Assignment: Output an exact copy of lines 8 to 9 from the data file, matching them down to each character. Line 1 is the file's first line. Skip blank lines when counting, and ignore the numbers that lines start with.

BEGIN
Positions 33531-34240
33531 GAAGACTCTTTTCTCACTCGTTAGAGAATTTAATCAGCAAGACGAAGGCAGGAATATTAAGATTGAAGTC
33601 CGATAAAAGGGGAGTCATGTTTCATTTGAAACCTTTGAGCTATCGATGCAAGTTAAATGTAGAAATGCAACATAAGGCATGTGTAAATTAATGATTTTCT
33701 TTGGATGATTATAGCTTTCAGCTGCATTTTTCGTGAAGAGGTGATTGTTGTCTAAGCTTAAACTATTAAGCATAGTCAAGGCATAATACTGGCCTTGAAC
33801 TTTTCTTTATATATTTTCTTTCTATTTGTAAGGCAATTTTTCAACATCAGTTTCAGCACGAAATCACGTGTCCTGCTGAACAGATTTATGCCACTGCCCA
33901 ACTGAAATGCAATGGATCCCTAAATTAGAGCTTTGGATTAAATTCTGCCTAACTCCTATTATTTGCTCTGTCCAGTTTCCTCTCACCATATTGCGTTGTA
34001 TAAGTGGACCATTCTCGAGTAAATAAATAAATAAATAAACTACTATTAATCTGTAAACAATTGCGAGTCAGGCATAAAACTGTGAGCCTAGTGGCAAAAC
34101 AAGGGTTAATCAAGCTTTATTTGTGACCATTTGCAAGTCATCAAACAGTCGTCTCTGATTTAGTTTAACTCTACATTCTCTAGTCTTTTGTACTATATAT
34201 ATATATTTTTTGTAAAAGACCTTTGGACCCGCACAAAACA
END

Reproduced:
34101 AAGGGTTAATCAAGCTTTATTTGTGACCATTTGCAAGTCATCAAACAGTCGTCTCTGATTTAGTTTAACTCTACATTCTCTAGTCTTTTGTACTATATAT
34201 ATATATTTTTTGTAAAAGACCTTTGGACCCGCACAAAACA